Popeye was onto something when he ate this superfood by the can. Often eclipsed by its trendier produce aisle neighbors kale and “supergreens,” the health benefits of spinach prove that you shouldn’t overlook the tender leafy green. Discover more about the origins of spinach, how much spinach to eat plus easy and tasty ways to add more to your diet (yes, even if you’re not so fond of the flavor!).
What is Spinach, Really?
Spinach is technically part of the chenopodiaceae family, making it a cousin to beets, chard and quinoa. Spinach generally comes in one of three varieties—savoy, semi-savoy and smooth leaf—and its flavor is a mash-up of the bitter beet greens and just-a-hint-salty chard leaves. Although fresh spinach is available all year at the supermarket, it’s best and in season between March and June.
A 2-cup serving or raw spinach has the following nutrition information, according to the USDA’s FoodData Nutrition Database:
- Calories: 12
- Protein: 2 grams
- Fat: 0 g
- Carbohydrate: 2 grams
- Sugars: 0 grams
- Fiber: 2 grams
- Sodium: 40 milligrams
The USDA defines a cooked serving as 1-cup of cooked spinach, which offers:
- Calories: 49
- Protein: 6 grams
- Fat: 1 gram
- Carbohydrate: 8 grams
- Sugars: 1 gram
- Fiber: 5 grams
- Sodium: 412 milligrams
The Biggest Health Benefits of Spinach
- Vitamin C, which promotes glowing skin and bolsters the immune system.
- Vitamin K helps blood clot properly (in other words, if you have a cut, this ensures you don’t bleed too much) and maintains bone strength. Research suggests that people low in vitamin K are at increased risk of osteoporosis.
- Folic acid assists with normal cellular function and tissue growth, and is especially important for pregnant women.
- Iron, which is an essential mineral that aids in hemoglobin production so the body’s tissues can receive enough oxygen.
- Calcium for strong bones and proper communication within your nervous system. (Note: If you’re prone to kidney stones, work with a registered dietitian to determine the ideal amount of greens, including spinach, to include as part of a healthy diet.)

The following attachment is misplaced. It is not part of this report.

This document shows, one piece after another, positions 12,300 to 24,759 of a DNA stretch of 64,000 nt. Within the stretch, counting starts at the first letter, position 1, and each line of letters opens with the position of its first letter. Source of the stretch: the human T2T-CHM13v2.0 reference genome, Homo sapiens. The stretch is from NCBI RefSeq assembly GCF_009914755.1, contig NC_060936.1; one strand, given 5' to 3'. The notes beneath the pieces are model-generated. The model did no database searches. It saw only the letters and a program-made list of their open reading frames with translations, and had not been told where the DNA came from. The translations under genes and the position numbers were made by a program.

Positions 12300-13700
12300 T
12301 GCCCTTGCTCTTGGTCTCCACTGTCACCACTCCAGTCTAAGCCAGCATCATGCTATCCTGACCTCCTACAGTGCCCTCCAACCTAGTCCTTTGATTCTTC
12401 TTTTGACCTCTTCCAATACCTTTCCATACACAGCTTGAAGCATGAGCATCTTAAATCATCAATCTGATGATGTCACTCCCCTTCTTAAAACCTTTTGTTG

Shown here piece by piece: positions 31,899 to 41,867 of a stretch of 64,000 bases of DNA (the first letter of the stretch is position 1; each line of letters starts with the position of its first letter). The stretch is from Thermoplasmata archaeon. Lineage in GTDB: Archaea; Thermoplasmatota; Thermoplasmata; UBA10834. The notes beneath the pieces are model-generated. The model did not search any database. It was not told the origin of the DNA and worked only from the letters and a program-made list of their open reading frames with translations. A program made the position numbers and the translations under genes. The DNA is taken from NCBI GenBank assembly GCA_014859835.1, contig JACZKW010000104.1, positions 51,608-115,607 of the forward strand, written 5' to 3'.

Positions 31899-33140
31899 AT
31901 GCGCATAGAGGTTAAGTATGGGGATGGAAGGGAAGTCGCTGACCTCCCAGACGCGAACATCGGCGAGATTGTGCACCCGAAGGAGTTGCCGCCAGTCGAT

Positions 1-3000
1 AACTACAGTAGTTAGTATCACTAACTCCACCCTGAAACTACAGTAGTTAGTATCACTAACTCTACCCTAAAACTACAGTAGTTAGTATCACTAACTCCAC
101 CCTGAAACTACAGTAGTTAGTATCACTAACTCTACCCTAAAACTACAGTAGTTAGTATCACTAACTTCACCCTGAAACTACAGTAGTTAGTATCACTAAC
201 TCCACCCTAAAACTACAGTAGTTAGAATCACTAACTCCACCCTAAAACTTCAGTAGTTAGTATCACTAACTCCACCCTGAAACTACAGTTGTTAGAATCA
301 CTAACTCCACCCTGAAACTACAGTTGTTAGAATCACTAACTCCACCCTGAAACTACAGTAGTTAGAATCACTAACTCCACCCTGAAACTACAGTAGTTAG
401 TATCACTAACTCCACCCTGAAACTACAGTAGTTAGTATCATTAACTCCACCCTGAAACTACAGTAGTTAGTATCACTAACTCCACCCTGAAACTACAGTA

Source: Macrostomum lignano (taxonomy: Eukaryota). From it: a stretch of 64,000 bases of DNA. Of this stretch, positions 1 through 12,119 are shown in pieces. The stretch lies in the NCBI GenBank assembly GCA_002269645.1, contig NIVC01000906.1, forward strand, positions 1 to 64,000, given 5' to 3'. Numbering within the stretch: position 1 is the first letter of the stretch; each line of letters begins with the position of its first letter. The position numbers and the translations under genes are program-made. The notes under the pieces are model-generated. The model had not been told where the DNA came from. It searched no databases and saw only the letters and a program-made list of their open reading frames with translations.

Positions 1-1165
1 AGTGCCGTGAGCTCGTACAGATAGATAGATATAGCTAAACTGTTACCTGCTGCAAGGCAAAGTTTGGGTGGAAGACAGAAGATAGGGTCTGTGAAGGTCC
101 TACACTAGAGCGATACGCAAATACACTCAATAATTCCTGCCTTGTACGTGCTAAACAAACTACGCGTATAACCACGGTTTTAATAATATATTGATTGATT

Other compounds in spinach—including lutein, kaempferol, zeaxanthin and quercetin—can help support eye health, reduce chronic inflammation and lower risk for certain cancers.
How Much Spinach Should We Eat?
The Dietary Guidelines for Americans suggests you aim to eat 1 cup of leafy greens (spinach or otherwise) each day as part of your recommended produce servings of 2 ½ cups of vegetables and 2 cups of fruit. At Nutritious Life, we suggest focusing on getting in greens twice a day (for example, a handful of spinach in a smoothie for breakfast and Romaine on your lunchtime sammie) to easily meet your needs and reap all benefits.
Seek out fresh spinach that looks fresh and is medium to dark green in color. Refrigerate and store spinach in a loosely-packed, fully-sealed bag or container. Don’t wash the leaves until you’re ready to consume them, as that may speed up spoilage. Stored dry and at the proper temperature, spinach should keep well for about 4 days. If cooking raw spinach, frozen spinach or canned spinach, opt for steaming, sautéing or microwaving spinach rather than boiling to preserve the nutrients. (The latter allows the vitamins and minerals to leech out into the water.)
Frozen and canned spinach both have longer shelf lives and should be just as nutritious as raw, as long as no additional sodium or other additives are included. Check the ingredient list, which should have as few ingredients as possible. And, remember to go for BPA free cans if you go that route.
How to Eat Spinach Any Meal of the Day
Nope, you don’t have to eat it straight from the can like Popeye or as plain ol’ raw greens. (We’re not about that crazy low-cal “detox” life!) If you’re feeling indecisive or are unsure of how to get your fix of this superpowered leafy green, pick one of the meal ideas below featuring a homemade and/or healthy-ish store-bought option that features spinach in a unique and delicious way.
- Chicken Stir Fry with Spinach and Bok Choy
- Dole Spinach Miso Crunch Premium Salad Kit ($4.49, instacart.com)
- Veggies Made Great Spinach Bake ($3.49, instacart.com) .com)
- Cooked Spinach and Pine Nuts
- Good & Gather Spinach Dip ($3.99, target.com)
- Strong Roots Spinach Bites ($4.99, instacart.com)
- Broiled Salmon with Spinach
- Spinach Salad with Pomegranate Dressing
- Dr Praeger’s Spinach Littles ($4.99, target.com)
(photo credit: Shutterstock)